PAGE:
If you read music reviews on the Internet in 2017 then you have Ryan Schreiber, at least in part, to thank. Back before he started Pitchfork in 1995, reading longform album reviews on the web wasn’t really a thing. There were scraps of it here and there, but Pitchfork very quickly became the place to go to read thorough deep dives into the latest independent music being released. It was like talking to your local record store owner about the Yeah Yeah Yeahs but in the comfort of your own home. And just like your local record store, there was always something to argue about. Ryan, after all, has always been a man of stark opinions and a willingness to speak his mind about music he does and doesn’t like. And Pitchfork’s brand became something of a household name because of it. There was always something to say about them and the music they were reviewing. Given that that name was taken from Tony Montana’s tattoo in Scarface, it sort of feels predestined that they were going to Pied Piper an entire generation of scene kids into a deluge of more thought out music criticism. The universe is, after all, occasionally kind to us even if it’s an accident.
I’ll admit that when I was in my Uber to Ryan’s apartment I was pretty nervous. I was a product of the online musical world he helped create and I both was and was not stoked to try to talk music with him. It felt similar to having to talk to an anthropomorphic Library of Congress about the nuances of Founding Father political thought and I was sure I was about to get totally owned. As it turns out, Ryan is outrageously nice and incredibly easy to talk to. Once we’d each made a drink and sat down to do the interview, we were immediately off to the races on all things vinyl. I started by asking him to tell me about how vinyl had come into his life, a question that got a brief grin from him before he jumped into his love for 45’s when he was a kid. “Vinyl has always been a part of my life. Since I was a really little kid I was obsessed with music and I used to buy records with my allowance. I would usually buy 45’s wherever we went on a Friday, which was usually a department store, like Target, who used to sell 45’s and full length records back in the day. Of course other formats came along eventually, like cassettes and CD’s and whatnot, and I had a lot of those too down the line. I still have a huge CD collection in storage in Chicago and I have no idea what I’m going to do with it. But then just a few years ago I came back around to vinyl finally. It had been so long since I had the means to play it and, once I finally had the space in my apartment to get the kind of setup I wanted to have, I went for it.”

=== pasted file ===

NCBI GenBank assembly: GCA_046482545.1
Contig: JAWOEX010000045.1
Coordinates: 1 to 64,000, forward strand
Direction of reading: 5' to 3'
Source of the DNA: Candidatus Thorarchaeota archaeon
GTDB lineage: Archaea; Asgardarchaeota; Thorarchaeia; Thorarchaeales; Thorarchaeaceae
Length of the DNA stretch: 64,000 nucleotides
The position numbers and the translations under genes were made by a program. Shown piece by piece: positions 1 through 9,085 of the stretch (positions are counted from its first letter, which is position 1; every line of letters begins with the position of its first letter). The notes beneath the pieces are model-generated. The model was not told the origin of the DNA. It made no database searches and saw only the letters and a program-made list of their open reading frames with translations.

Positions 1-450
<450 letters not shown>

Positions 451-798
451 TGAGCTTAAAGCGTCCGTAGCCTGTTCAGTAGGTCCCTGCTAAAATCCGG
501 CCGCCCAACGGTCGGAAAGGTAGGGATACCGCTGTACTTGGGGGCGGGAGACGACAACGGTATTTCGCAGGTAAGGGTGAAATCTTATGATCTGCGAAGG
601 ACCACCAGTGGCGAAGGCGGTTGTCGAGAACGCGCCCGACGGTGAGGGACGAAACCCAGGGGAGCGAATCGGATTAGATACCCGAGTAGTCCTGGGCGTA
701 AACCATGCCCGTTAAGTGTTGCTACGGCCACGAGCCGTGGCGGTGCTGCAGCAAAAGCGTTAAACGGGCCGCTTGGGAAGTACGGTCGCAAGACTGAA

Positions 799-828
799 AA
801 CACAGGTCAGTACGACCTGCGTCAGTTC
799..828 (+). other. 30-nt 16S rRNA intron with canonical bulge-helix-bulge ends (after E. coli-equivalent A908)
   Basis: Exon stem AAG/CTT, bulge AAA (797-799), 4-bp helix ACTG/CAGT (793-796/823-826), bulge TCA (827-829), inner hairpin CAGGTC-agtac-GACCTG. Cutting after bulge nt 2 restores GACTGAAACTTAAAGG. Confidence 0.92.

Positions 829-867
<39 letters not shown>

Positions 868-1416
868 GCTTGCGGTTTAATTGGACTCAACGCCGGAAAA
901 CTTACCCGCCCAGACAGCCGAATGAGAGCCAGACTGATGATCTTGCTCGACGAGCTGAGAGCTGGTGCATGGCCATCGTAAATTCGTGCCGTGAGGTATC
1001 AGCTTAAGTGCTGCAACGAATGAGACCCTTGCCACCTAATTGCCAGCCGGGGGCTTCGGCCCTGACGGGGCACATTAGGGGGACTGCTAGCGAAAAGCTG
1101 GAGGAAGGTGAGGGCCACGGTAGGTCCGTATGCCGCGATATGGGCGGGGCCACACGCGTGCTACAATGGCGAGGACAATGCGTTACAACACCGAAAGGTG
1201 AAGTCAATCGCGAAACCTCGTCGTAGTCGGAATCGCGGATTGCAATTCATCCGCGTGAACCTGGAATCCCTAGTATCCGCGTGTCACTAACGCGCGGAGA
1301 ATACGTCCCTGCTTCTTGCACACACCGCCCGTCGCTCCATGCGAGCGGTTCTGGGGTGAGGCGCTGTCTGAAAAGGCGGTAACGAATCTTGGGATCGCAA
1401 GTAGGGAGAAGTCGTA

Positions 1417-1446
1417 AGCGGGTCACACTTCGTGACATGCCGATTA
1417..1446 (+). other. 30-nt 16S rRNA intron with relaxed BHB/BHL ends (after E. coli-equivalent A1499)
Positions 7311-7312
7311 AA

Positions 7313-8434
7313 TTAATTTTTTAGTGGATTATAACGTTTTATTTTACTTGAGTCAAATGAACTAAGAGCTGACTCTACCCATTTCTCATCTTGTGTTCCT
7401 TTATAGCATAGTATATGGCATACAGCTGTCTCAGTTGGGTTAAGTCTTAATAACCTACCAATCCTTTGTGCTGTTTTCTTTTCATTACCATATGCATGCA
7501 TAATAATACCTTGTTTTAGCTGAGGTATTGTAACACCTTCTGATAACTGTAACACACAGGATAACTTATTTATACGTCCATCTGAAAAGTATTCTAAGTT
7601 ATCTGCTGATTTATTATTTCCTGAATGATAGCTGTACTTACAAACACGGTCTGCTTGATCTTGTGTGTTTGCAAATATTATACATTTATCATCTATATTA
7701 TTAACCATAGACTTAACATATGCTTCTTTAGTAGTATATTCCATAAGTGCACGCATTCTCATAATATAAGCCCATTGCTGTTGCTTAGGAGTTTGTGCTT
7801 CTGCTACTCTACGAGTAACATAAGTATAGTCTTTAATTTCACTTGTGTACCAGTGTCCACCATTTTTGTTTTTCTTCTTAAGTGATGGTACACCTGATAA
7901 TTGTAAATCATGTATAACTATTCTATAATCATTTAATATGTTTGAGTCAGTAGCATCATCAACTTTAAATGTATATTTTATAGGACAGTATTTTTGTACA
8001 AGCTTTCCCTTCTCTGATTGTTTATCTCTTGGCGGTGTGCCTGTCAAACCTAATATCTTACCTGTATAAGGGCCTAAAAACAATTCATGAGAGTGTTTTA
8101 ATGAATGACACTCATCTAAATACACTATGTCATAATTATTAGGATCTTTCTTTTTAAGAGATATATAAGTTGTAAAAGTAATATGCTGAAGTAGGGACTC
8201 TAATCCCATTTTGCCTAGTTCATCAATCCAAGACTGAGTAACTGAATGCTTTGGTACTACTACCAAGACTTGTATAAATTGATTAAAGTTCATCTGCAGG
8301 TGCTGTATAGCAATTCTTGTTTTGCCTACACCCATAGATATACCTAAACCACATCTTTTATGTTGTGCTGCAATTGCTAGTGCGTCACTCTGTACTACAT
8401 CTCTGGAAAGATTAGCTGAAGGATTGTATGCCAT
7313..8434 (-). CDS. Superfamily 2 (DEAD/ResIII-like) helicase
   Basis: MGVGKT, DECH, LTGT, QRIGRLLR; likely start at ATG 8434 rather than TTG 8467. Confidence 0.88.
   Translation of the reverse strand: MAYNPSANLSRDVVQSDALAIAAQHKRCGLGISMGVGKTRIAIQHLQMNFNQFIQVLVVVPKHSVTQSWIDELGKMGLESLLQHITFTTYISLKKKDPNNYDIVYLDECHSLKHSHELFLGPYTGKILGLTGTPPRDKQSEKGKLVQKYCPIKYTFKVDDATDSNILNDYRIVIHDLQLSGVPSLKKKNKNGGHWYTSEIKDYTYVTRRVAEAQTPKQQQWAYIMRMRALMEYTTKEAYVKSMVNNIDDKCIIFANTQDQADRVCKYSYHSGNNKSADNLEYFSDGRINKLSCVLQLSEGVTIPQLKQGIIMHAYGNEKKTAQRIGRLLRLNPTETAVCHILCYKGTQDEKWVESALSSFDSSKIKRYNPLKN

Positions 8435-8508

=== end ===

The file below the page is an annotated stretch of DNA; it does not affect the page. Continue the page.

I was sitting across the room from his setup, which looked amazing, and I needed to get the details on it so I asked him what it entailed. “I’ve got 2 turntables, one of them is a Pioneer, one of the newer ones that’s modeled after the Technics, and then I have a Technics 1200, and I’ve got a Luxman vintage receiver from Japan that is really just beautiful. He was right, the Luxman is stunning. It sounds like an exaggeration but it was hard to look away from it and there’s a particular kind of jealousy that comes over you in the presence of top shelf audio equipment. You just need it, you don’t even totally know why, and situations like these have pushed quite a few of us into conceptual larceny enough times to warrant an ankle monitor.